The Switch to Gmail
Yet another inconvenience on the plate of the Harvard student
We appreciate it, FAS IT. We really do.
It really was sweet of you to switch Harvard College email accounts to Google’s email client. However, upon further reflection, it seems to us that this shift will only result in more inconveniences for the daily life of the average Harvard student, an already overburdened and drastically underappreciated demographic.
Consider: everyone already has an established Gmail already, and, with a second account, there will now have to be an annoying and delicate dance between the two. Just think of the forwarding issues! Should one forward one’s school email from one Gmail account to another Gmail account? Or should one keep—and consistently check—two separate Gmail accounts at the same time? That just seems absurd. If one opts for forwarding between the two, what about the transferring of contacts from one account to another? How on earth is that supposed to work?
Most importantly, how in God’s good name are we supposed to handle the Gchat situation this switch presents the student body? Gchat, as everyone knows, is the choice means of communication for everyone with access to free wifi, which, let it be known, we consider a human right, right up there with high thread-count sheets and the air conditioning that still has yet to be installed in our sweltering, sweaty rooms (that’s another—and far more virulent—editorial we must write for the sake of this community). It is a mode of communication—nay, expression—that requires thought, creativity, inspiration, genius, and, above all else, emoticons. Needless to say, that kind of keyboard artistry and intellectual engagement requires a focus we have carefully cultivated and are rarely able to exert on anything else. In that sense, what are we to do with two Gchats? Type on two screens at once and compromise the literary merit and the iambic pentameter of our messages? Or sacrifice one of these two outlets for essential self-expression altogether? Also, while we’re on the subject, who thought students would enjoy seeing their teaching fellows’ chat statuses change to “available” at 2:30 a.m.? Or, for that matter, seeing what drivel their professors might list as Gchat statuses?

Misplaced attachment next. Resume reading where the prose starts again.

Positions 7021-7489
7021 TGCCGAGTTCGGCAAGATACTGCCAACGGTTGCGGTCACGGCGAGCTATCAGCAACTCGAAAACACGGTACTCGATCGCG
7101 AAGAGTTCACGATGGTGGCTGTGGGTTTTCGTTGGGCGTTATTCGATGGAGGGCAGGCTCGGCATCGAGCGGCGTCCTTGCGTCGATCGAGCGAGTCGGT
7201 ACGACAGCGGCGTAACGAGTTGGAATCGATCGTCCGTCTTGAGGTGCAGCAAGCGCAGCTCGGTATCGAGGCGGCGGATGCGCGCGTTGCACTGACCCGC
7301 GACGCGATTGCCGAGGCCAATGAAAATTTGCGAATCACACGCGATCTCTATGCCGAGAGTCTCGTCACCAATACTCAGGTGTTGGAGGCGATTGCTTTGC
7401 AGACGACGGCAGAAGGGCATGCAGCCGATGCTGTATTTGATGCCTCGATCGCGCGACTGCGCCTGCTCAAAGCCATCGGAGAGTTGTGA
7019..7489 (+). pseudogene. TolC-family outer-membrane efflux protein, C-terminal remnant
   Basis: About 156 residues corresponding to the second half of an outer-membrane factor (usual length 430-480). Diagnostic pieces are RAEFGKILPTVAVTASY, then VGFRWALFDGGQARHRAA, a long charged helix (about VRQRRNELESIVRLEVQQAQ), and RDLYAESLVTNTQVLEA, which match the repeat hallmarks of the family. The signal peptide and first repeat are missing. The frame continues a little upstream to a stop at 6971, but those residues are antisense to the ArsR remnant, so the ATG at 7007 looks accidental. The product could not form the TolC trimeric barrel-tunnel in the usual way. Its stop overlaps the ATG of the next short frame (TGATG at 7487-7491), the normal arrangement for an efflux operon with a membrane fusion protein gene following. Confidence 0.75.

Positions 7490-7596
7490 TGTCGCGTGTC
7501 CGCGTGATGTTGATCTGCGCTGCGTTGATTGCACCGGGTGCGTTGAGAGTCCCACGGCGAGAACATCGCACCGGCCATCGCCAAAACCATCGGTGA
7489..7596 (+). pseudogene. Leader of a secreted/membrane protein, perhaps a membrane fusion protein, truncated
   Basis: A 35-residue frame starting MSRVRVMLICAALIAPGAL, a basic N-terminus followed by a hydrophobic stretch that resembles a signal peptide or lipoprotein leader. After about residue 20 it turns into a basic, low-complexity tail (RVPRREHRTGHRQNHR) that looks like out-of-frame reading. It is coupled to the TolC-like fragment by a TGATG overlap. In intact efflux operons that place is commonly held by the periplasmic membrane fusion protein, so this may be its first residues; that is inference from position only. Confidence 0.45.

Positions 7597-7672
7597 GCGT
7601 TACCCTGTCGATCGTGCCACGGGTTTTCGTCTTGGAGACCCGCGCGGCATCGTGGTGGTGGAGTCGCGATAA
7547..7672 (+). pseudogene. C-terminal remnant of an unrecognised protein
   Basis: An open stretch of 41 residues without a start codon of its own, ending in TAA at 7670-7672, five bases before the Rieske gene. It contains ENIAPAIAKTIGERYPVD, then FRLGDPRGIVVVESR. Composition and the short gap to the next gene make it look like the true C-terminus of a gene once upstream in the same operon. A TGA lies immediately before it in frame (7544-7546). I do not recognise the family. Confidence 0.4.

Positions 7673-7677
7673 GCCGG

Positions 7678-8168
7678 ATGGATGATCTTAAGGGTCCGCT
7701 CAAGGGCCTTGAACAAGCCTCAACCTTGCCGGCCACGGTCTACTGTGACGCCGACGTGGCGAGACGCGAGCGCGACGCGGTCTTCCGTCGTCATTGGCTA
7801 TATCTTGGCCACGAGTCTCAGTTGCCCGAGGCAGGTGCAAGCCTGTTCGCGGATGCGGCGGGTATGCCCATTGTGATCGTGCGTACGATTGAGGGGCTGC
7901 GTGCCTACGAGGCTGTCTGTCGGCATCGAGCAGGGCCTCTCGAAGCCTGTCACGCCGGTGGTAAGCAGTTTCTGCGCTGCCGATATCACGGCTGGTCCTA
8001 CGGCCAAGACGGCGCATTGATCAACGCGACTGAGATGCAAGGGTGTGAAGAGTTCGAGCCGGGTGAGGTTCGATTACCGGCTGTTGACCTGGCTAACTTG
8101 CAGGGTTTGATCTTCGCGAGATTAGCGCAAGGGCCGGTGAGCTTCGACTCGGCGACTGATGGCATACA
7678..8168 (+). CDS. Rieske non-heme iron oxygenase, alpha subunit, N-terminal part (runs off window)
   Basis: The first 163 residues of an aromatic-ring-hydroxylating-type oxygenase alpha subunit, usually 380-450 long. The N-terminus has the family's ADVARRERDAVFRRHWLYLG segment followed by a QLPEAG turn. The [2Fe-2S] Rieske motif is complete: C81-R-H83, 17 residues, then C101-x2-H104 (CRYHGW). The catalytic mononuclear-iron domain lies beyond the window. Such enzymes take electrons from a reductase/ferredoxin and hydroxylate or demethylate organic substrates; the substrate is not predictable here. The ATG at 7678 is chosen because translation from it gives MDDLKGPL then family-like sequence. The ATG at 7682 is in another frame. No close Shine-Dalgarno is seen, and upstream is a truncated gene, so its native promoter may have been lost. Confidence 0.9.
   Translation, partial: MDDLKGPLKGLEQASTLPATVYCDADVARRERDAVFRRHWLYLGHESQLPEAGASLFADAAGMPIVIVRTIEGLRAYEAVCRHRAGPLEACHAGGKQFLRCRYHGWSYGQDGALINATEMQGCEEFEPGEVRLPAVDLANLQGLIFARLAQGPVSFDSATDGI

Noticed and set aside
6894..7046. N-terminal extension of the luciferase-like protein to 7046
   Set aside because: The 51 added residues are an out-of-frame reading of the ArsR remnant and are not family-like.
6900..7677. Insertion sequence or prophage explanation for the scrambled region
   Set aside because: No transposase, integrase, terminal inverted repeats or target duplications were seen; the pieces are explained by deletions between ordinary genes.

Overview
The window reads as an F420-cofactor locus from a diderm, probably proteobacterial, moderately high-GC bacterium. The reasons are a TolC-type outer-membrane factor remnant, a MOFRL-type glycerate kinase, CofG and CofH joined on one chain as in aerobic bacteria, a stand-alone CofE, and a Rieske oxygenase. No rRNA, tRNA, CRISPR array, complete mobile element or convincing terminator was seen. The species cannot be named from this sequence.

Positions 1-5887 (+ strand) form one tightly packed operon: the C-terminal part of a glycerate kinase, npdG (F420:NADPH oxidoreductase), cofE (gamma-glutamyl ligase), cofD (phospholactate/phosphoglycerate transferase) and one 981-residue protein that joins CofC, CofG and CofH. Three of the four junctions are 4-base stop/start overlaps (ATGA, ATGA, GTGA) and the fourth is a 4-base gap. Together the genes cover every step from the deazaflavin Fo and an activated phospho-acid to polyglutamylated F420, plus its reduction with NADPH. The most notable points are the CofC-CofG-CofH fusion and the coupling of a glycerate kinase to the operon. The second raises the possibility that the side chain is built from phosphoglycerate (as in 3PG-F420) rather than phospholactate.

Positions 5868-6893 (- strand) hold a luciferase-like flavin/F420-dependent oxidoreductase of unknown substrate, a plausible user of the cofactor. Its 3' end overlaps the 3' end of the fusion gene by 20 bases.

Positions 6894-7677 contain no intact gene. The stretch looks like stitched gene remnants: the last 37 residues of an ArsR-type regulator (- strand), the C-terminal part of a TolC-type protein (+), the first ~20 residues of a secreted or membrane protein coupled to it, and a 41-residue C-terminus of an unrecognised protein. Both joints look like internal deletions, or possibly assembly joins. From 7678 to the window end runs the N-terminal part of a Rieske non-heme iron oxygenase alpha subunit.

Then, of course, there is the security issue. Perhaps FAS IT thought it would be “cute” for students to message their economics professors accidentally with an invitation to the latest rager or to gossip about who asked whom to Eliot Fête? Frankly, this is far worse than any identity theft that can be fall one on the Internet, which should never—under any circumstances—be used as a tool to increase communication between students and faculty.
Although everyone says it’s the thought that counts, we feel compelled to point out that this change—as well as any change to the status quo or, for that matter, any maintenance of the status quo—will only further inconvenience our lot as Harvard students in 2011. It seems that this, along with so many others, is yet another cross we will have to bear.